American, Canadian, Australian, Israeli, New Zealand and EU nationals can stay in Greece for a period of up to ninety days without a visa. All you will need is a valid passport. After this period, you should apply to the Aliens Bureau or the local police for an extension at least twenty days before your original stay expires.
Residents from all other countries should check with the Greek Embassy in their home country before travelling.
The currency used in Greece is the Euro (€) which is made up of 100 Cent (c). Notes come in denominations of €100, €50, €20, €10 and €5 and the coins in use are €2, €1, 50c, 20c, 10c, 5c, 2c and 1c.
The official language is Modern Greek but English, French, German and Italian are widely spoken in the tourist areas.
Thanks to its geographic location, Athens is fortunate to experience a climate that promises mild winters and very warm summers. In July the average temperature is 81.5˚F although it never becomes unbearably hot thanks to the cool seasonal breezes. The weather usually stabilises in early summer and brings bright sunshine and very little rainfall.
Visitors from EU countries are entitled to medical treatment under the EU Reciprocal Medical Treatment agreement. Before you travel you should collect an E111 form from your local social security office. This form may also be obtained in post offices.
For minor health problems visit the local chemist/pharmacy/drugstore and in case of an emergency you can find one of the hospitals at:
Athens Medical Center,
Address: 5-7 Distomou Street, Athens,
Athens is two hours ahead of Greenwich Mean Time (GMT).
It is hard to pinpoint the exact opening hours of shops in Athens. They are generally between 9am-6pm, although this varies from shop to shop and sometimes daily also.
Office hours are from Monday to Friday between 8.00am and 3.00pm but you also need to check the particular office beforehand to confirm.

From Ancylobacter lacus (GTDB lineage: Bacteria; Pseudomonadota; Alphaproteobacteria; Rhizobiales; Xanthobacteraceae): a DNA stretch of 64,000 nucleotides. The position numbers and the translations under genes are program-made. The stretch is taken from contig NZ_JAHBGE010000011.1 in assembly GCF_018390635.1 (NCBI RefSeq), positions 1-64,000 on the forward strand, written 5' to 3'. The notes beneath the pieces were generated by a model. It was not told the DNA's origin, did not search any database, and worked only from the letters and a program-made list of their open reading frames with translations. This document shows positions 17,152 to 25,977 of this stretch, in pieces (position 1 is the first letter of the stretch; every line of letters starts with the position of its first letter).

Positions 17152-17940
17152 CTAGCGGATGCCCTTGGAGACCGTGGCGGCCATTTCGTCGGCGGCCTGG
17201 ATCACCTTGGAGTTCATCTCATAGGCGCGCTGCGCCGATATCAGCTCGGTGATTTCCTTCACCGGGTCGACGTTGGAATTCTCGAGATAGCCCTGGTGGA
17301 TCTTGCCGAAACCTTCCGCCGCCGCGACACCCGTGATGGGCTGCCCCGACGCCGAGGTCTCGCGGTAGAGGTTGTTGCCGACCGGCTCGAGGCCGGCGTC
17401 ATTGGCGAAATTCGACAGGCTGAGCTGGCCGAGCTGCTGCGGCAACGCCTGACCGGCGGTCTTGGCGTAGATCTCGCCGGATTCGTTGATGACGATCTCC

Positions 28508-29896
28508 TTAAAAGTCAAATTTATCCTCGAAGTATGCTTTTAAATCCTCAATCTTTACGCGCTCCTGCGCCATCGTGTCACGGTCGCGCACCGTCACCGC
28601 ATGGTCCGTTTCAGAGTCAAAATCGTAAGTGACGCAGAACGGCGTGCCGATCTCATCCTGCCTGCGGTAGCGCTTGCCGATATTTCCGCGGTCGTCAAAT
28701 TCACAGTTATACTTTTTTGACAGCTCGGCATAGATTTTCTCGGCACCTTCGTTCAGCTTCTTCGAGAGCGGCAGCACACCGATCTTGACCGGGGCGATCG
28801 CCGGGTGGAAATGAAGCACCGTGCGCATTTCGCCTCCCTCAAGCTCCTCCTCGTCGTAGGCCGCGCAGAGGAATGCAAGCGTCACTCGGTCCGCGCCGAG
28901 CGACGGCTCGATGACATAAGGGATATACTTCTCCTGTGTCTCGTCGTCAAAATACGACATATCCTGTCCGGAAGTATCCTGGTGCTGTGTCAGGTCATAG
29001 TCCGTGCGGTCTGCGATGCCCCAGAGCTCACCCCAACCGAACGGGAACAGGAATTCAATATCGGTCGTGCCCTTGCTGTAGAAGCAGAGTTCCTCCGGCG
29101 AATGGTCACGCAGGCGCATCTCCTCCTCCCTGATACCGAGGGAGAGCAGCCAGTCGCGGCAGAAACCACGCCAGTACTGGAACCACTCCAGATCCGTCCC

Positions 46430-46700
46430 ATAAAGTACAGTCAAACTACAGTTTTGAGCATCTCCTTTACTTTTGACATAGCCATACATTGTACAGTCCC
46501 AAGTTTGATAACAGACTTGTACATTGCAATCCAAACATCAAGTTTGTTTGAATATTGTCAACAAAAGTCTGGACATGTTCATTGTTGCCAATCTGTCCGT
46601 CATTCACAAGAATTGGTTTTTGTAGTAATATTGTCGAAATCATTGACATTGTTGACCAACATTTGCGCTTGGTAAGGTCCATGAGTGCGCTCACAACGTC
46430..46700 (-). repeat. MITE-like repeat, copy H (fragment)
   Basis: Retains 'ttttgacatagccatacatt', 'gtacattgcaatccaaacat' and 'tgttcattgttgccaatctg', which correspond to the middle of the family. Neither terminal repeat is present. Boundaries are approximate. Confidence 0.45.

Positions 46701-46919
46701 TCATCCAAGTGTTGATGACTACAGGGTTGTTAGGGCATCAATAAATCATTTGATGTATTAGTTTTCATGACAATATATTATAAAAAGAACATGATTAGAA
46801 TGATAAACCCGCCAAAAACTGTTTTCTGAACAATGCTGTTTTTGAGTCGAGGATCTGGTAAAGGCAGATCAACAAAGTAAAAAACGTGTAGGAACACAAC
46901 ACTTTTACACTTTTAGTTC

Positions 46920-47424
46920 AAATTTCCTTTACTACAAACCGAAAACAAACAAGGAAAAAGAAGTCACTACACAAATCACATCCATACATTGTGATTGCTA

Banks are normally open between 8.00am and 2.00pm from Monday to Thursday and from 8.00am until 1.30pm on Fridays.
There are two organisations in Greece which oversee the tourism trade – the Greek National Tourist Organisation (GNTO) and the tourist police. The GNTO (or EOT in Greek) supply general tourist information about the country and their main office in Athens is at No. 2, Amerikis Streeet. The tourist police deal with more specific issues such as bus timetables, lost passports and their phone number is 171 (only when in Athens).
Unless otherwise state, all accommodation prices include a service charge which usually amounts to about 12%. In most restaurants the service charge is 13%. Again this should be included in the price. Purchases include VAT of between 4% and 18%.
If you are a non EU national and purchase an item costing more than €100 (approximately) then you are entitled to most of the tax back if you export it within 90 days of purchase. In order to do this, you should shop in places that display the ‘Tax Free for Tourists’ sign or obtain a Tax-Free Check Form which you complete in the store.
Traveller’s cheques can be cashed at all banks and also in a number of tourist agencies and shops. Certain bank branches offer exchange facilities later in the afternoon and on Saturday mornings. Commissions can vary considerably.
As well as traveller’s cheques, you can use your credit card or your ATM card to withdraw cash at cashpoints, once your card is compatible. This is usually stated clearly on the ATM and on the back of your card (look for a ‘Cirrus’ logo). Getting cash from the ATMs is usually the most convenient way to get money.
220 volts AC/50Hz. In Greece round two or three-pin plugs are standard.
The country code for Greece is +30 but if you are calling from abroad you need to dial the international access code, followed by 30, the local area code (dropping the 0) and the local number. When dialling abroad from within Greece it is the same process.
All public phones use phone cards which can be purchased at OTE telephone offices and kiosks. The phone system is modern and efficient and has a facility which explains all the instructions clearly in English. You can also make direct long distance and international calls from all public phones.
Athens Central Post Office
This is Athens’ central post office. You can get post sent here, or to your nearest post office, if you don’t want it sent to wherever you are staying.
Although a service charge of between 10% and 15% is included on all restaurant bills, it is customary to leave a further 10% as a tip. Even if the bill is quite small you should leave change rounded off to the nearest euro. You should also tip taxi drivers about 10% or leave them any small change that you might be owed.
In Greece they are New Years Day (January 1st), Epiphany (January 6th), Shrove Monday (the
first Monday during Lent), Independence Day (March 25th), Good Friday and Easter (March/April) Labour Day (May 1st), Day of the Holy Spirit (June 16th), Assumption (August 15th), Ochi Day (October 28th), Christmas (December 25th/26th).
It is worth noting what Greece’s public holidays are before travelling as the majority of businesses, banks and shops shut for the day.